I wanted to write a post that explained how to recognize a dated wardrobe item, but although I make these decisions on an almost daily basis as I review the closets of my clients, it was impossible for me to distill my thought process into a set of simple guidelines.
It used to be an easy rule: wardrobe items that are 10 years or older are dated. Pass them on. Hmmm. Not so fast. Some wardrobe items date well before the 10 year mark, and some older items can still look perfectly fab. Four things make the decision more complex than you might expect:
- Fashion repeats itself
- Vintage and retro wardrobe items can be hip and cool
- So called “dated items” can be re-mixed to look current and contemporary
- Personal style and fashion persona play a big role
Sometimes a dated item can be rejuvenated with a different ensemble. For example, I recently came across a 10 year old top that looked dated with jeans or trousers, which is how the client wore it before. But when we layered it over a contemporary blouse or a shirt matched with skirt and fashionable footwear, the top was re-mixed to look current.
I had a similar experience with a boxy 20 year old suit blazer that looked dated when worn with the slacks my client bought it with. But 80’s and 90’s fashion has repeated itself, so we tried scrunching up the sleeves and layering it over a short “now” sheath dress with “of this fashion moment booties” and fun hose. Voila, hipness! This is not to say that all blazers from the 80’s and 90’s should be salvaged because many of them do look horribly dated. But sometimes they can work again if my client fancies the idea and is a daring dresser.
Items date at a more rapid rate for some people than for others. If you’re super fashion forward and trendy, wardrobe items feel dated fast. Some clients look at what they bought as recently as last year and say, ”I don’t want to wear that again. It feels tired and dated. Onto something new”. They loved the item when it was a fringe trend – but somehow it lost its appeal as soon as it became mainstream. Into the Goodwill pile it goes for someone else to remix!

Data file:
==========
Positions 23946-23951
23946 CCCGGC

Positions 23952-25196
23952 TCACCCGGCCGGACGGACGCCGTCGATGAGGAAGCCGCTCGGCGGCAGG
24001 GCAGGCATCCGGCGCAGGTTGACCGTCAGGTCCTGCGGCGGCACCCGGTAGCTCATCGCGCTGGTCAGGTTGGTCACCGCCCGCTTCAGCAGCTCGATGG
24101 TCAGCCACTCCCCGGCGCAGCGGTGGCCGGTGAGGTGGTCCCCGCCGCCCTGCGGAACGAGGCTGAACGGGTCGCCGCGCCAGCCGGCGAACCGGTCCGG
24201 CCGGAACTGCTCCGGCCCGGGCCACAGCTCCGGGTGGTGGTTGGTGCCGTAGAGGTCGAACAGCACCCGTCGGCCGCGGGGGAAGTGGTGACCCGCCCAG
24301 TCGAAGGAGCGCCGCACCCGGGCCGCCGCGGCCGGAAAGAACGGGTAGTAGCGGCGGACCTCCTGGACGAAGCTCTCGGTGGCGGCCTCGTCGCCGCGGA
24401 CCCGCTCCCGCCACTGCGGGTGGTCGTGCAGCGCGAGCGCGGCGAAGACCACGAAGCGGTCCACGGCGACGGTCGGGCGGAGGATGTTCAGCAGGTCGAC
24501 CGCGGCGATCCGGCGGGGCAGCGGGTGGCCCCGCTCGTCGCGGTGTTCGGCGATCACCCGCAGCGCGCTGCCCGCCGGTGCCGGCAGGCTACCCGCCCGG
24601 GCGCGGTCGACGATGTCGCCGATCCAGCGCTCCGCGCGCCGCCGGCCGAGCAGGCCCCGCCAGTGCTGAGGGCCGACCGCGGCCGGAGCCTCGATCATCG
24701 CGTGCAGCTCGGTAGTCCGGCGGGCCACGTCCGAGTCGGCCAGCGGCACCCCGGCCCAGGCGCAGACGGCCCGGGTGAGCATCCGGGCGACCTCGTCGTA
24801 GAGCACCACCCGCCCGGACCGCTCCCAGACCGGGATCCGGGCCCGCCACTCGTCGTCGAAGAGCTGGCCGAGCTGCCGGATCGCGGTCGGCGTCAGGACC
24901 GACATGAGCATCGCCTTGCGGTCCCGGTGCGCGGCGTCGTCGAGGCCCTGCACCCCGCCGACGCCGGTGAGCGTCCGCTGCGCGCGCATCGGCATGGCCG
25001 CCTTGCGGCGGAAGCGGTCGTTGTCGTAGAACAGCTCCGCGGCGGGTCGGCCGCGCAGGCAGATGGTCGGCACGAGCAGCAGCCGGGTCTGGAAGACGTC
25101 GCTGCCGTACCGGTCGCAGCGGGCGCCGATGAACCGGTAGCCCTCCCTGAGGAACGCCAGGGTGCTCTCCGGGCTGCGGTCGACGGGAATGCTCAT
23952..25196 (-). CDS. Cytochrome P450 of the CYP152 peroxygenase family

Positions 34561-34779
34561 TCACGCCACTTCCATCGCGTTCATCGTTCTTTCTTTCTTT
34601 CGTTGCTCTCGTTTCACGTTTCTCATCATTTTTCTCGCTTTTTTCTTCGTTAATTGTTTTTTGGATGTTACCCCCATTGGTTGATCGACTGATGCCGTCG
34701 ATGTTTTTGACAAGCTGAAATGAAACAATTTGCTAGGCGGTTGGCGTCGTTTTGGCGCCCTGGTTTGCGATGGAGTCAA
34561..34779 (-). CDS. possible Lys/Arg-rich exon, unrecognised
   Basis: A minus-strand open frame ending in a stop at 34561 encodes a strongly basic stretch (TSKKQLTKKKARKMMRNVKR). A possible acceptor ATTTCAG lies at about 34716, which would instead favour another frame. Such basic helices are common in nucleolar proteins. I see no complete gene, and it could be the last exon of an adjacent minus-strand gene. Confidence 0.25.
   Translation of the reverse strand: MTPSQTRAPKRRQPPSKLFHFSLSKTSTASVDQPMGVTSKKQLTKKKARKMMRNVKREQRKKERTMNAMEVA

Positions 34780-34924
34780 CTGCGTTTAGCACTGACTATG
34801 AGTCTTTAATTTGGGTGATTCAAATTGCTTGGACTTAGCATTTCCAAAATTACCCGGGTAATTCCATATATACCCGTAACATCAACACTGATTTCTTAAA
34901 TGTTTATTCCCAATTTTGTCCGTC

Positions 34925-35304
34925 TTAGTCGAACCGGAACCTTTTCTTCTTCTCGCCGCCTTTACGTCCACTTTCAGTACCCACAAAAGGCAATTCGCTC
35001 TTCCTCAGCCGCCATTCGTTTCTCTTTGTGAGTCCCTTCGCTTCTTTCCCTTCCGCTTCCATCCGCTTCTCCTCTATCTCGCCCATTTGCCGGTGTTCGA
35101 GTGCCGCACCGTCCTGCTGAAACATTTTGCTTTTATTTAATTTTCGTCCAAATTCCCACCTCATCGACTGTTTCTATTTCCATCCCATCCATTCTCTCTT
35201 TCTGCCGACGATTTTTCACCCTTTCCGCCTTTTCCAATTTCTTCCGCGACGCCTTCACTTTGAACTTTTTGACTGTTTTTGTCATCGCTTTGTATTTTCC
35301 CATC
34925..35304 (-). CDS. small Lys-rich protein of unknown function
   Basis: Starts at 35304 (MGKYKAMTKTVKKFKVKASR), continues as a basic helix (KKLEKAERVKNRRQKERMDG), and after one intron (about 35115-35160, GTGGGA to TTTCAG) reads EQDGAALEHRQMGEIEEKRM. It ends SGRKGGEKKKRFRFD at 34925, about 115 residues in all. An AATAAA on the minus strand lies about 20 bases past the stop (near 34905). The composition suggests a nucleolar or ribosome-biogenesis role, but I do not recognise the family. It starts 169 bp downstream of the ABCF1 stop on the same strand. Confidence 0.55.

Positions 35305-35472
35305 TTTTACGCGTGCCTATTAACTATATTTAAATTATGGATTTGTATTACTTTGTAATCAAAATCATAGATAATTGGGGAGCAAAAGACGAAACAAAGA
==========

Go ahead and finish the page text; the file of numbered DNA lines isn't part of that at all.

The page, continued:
Sometimes my client needs to be edgy and fashion forward to make a dated item work in a retro-modern ensemble.
In fact, personal style is probably the biggest factor at play. I might convince one client to hold on to a 30 year old 70’s style leather blazer, but with another client and the exact same item I might suggest passing it on. Why? The first client has a strong arty and retro element to her style and has the coordinating contemporary wardrobe pieces to complete the look. It wouldn’t be a stretch for her to make the item work. The second client is comfortably modern classic and would be much happier updating her leather jacket to a new style that she can wear with almost everything for the next five years.
So no simple guidelines, but there are some things to think about when dealing with an item that might be dated: Has it come back into fashion? Can it be remixed with other items to make it current? Can it be part of a vintage or retro ensemble? Is the result aligned with your personal style? And the most important question: do you feel confident wearing the resulting outfit?
If you are still uncertain, ask your friends what they think. After all, talking about it can be half the fun! My challenge to you for the next week: post an item that you think is dated on the YLF forum. Together we will brainstorm the possibilities and decide whether it really is time to pass it on.